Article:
Page:Dictionary of National Biography volume 54.djvu/182

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guages and pirated in American editions. Stephens received a gold medal from the emperor of Russia.

In 1832 Stephens became editor of the ‘Quarterly Journal of Agriculture,’ and he continued till 1852 to edit the ‘Transactions of the Highland and Agricultural Society of Scotland,’ of which he had been a member since 1826. In his later years he sat for a long period on the society's council. He was a corresponding member of the Société Centrale et Impériale d'Agriculture de France and of the Royal Agricultural Society of Galicia. Stephens died on 5 July 1874 at Bonnington.

He wrote:

  1. ‘The Book of the Farm,’ 3 vols. 1842–4, which soon achieved a recognised position as the standard work on practical agriculture. Several editions of it have appeared, the fourth edition, by Mr. James Macdonald, being published at Edinburgh in 3 vols., 1889–91. It was reprinted in America (New York, 1846–7, 1851), and again in 1858, under the title of ‘The Farmer's Guide to Scientific and Practical Agriculture,’ with an appendix by John Pitkin Norton, the first professor of agricultural chemistry in Yale College.
  2. ‘A Manual of Practical Draining,’ 1846 (3rd edit. 1848), in which the views of thorough draining, first popularised by James Smith of Deanston, were explained at length, and other systems, including that of Elkington, discussed.
  3. ‘The Yester deep Land-culture,’ 1855, giving an account of the improvements which had been carried on since 1832 by the Marquis of Tweeddale on his estates at Yester, by means of thorough draining, subsoil, and steam ploughing.
  4. ‘A Catechism of Practical Agriculture,’ 1856, written for the instruction of children, and founded on the ‘Book of the Farm.’
  5. ‘The Book of Farm Implements and Machines,’ 1858, by Stephens, in conjunction with Scott Burn and James Slight.
  6. ‘The Book of Farm Buildings,’ 1861, in conjunction with Scott Burn.
  7. ‘Physiology at the Farm,’ 1867, the general plan and arrangement of which rested with Stephens, though ‘the execution of that plan in all its details, with the exception of such as were of a purely practical nature,’ was performed by Dr. William Seller.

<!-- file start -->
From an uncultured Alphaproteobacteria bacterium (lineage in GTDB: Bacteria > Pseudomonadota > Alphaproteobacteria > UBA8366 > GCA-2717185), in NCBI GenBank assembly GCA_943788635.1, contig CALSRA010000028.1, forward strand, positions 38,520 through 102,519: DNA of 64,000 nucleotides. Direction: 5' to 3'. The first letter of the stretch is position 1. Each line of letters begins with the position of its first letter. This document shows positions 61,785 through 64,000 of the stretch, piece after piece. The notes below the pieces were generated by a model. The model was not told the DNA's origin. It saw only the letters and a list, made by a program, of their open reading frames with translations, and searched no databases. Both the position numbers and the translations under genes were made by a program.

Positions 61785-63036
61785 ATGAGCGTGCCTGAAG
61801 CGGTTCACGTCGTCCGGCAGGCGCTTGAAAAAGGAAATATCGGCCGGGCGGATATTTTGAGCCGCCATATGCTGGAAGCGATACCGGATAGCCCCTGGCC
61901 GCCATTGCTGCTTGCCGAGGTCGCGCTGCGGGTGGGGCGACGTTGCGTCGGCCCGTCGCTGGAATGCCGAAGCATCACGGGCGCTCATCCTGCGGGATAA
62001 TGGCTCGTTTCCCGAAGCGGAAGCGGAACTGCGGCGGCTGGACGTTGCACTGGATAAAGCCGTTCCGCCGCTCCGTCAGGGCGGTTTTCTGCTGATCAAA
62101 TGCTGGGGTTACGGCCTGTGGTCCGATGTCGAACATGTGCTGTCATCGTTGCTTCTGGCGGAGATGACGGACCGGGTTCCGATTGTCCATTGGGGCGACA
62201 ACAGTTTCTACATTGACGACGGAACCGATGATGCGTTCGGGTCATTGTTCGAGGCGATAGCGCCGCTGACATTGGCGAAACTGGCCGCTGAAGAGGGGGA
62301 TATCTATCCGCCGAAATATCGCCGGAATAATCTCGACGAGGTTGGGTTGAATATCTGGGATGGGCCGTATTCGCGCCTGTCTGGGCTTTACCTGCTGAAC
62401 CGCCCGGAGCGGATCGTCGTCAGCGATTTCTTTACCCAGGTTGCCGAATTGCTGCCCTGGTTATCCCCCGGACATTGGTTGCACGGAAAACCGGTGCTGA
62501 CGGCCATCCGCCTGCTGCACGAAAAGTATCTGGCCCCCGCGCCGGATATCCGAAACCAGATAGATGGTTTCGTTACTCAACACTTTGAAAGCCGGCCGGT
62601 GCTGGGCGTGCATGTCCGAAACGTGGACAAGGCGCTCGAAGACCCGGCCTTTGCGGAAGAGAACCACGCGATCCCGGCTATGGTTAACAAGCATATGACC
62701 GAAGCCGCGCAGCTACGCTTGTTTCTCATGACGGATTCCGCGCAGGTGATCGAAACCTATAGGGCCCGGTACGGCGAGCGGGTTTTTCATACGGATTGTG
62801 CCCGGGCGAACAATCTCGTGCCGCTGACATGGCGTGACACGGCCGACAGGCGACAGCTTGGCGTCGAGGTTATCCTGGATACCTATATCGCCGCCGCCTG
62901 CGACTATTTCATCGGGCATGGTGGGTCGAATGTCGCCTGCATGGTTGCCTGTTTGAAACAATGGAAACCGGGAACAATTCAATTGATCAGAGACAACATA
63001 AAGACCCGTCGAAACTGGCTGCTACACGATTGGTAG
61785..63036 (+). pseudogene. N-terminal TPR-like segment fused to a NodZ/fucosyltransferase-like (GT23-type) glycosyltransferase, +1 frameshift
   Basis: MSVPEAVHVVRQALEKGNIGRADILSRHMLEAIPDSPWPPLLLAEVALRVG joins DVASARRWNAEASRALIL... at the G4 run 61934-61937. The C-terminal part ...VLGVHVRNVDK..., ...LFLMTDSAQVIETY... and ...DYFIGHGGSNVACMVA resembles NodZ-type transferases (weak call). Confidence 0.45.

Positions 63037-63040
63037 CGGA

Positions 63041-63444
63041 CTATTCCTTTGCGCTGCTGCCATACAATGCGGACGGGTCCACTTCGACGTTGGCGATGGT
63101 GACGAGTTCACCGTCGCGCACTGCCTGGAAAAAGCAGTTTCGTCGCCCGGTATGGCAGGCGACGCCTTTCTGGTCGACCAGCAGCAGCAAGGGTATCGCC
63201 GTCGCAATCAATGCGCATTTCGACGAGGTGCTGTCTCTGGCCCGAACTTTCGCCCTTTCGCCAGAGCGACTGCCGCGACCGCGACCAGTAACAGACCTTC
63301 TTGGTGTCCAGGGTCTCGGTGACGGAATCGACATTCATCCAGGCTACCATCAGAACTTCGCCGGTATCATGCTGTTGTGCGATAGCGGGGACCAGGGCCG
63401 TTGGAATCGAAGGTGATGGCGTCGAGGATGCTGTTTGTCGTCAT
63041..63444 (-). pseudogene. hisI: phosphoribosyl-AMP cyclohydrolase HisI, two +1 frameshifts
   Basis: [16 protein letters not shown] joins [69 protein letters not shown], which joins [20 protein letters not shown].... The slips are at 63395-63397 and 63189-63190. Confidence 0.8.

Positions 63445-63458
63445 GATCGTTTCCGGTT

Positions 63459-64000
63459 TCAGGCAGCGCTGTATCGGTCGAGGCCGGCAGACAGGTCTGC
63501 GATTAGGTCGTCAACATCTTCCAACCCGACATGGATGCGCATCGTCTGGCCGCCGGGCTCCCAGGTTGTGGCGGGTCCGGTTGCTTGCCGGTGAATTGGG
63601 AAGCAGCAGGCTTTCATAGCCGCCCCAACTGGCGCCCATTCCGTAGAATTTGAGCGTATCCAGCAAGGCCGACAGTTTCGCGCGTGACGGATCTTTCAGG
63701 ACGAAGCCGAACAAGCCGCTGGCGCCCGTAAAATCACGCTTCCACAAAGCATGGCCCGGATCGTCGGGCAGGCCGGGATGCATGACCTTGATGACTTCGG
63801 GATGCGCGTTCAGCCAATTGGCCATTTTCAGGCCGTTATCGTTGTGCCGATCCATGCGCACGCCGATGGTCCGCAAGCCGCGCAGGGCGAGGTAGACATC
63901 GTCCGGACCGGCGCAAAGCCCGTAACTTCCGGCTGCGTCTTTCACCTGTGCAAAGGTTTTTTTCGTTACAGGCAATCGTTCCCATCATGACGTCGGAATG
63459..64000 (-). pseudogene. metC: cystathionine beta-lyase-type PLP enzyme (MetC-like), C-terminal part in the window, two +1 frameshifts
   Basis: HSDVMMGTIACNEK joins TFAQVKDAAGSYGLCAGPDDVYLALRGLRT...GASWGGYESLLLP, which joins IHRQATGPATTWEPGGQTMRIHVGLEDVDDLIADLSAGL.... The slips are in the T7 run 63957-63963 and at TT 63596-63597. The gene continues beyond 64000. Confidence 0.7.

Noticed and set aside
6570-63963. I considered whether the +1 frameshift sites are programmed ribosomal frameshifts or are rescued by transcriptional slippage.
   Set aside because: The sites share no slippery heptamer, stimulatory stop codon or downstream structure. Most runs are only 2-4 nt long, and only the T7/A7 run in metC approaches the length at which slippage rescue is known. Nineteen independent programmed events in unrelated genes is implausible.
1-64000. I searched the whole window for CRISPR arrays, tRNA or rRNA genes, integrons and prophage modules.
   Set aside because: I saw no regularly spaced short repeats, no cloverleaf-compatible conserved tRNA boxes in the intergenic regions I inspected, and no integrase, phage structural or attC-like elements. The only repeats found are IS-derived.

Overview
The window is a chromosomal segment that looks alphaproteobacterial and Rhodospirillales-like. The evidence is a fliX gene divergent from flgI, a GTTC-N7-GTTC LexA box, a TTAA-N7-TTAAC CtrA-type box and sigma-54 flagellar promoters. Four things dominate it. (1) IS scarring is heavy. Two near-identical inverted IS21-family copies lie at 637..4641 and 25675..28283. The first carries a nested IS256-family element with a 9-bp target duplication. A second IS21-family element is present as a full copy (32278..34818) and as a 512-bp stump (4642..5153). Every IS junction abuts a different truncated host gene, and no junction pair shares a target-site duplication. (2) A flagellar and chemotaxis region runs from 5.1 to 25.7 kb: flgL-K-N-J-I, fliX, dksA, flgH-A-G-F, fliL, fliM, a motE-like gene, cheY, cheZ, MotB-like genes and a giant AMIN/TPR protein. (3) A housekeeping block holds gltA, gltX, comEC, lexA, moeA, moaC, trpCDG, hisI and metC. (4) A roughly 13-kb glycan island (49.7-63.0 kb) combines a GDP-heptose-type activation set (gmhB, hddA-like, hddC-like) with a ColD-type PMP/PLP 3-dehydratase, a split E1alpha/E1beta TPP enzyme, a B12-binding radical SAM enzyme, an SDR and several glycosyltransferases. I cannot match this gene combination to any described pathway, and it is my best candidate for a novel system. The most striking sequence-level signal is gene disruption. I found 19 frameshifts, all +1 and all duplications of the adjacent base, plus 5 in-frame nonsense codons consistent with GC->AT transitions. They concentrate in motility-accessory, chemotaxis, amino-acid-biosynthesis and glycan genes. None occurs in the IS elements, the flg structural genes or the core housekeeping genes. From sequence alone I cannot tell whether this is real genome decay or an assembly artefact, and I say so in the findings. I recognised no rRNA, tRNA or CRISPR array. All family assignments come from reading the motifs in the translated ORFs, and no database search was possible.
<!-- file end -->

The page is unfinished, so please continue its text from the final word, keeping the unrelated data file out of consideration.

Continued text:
8. ‘On Non-nitrogenised Food, in a physiological point of view,’ 1867; a small pamphlet, the joint work of Seller and Stephens, defending from an attack in the ‘Field’ certain statements which had been made in ‘Physiology at the Farm’ concerning the nutritive powers of nitrogen.

[Autobiographical preface to the second edition (1849–51) of the Book of the Farm; Vapereau's Dictionnaire Univ. des Contemp. 5th edit. 1880; Obituaries in Agricultural Gazette, 11 July 1874; Mark Lane Express, 13 July 1874; Bell's Weekly Messenger, 13 July 1874; Edinburgh Courant, 5 July 1874. See also Gardeners' Chron. 6 Jan. 1872; Allibone's Dict. 1870, vol. ii. For reviews and notices of his works, &c. see Quarterly Review, March 1849, p. 389; Blackwood, lviii. (1845), 769, lxix. (1851), 590; Athenæum (1861), ii. 405–6.]

E. C.-e.

STEPHENS, JAMES FRANCIS (1792–1852), entomologist, the only son of Captain William James Stephens, R.N. (d. August 1799), and his wife, Mary Peck Stephens (afterwards Mrs. Dallinger), was born at Shoreham, Sussex, on 16 Sept. 1792. He was educated at the Bluecoat school at Hertford and at Christ's Hospital, to which he was presented by Shute Barrington [q. v.], bishop of Durham. He entered the school on 15 May 1800, and quitted it on 16 Sept. 1807, when he was placed by his uncle, Admiral Stephens, at the admiralty office, Somerset House. His love for entomology showed itself in his schooldays, his attention being divided between it and natural philosophy and electricity until the winter of 1809. At that date he began a ‘Catalogue of British Animals,’ that was carried up to 1812 in manuscript. From 1815 to 1825 his spare time was mainly given to ornithology, and vols. ix. to xiv. of the ‘General Zoology,’ which had been begun by Dr. George Shaw [q. v.], or the greater part of the class Aves, were written by him.

In 1818, at the request of the trustees of the British Museum, Stephens was granted leave from his office to assist Dr. William Elford Leach [q. v.] in arranging the insect collection. From that time forth he devoted himself more especially to British insects, and prepared a catalogue and a descriptive account of them. In May 1827 the first part of his ‘Illustrations of British Entomology’ (4to, London) appeared, followed in August 1829 by ‘A systematic Catalogue of British Insects’ (8vo, London). In 1832 he was induced to take proceedings in chancery for the protection of his copyright against James Rennie [q. v.], whose ‘Conspectus of British Butterflies and Moths’ was to a great extent an abstract of his volumes on Lepidoptera; but he lost his case. The feeling, however, of his scientific friends was so strongly in his favour that a subscription was raised towards defraying his legal expenses. The ‘Illustrations’ were persevered with up to 1837, when eleven volumes had been completed, and a supplement was issued in 1846. After his retirement from the admiralty in 1845 Stephens busied himself at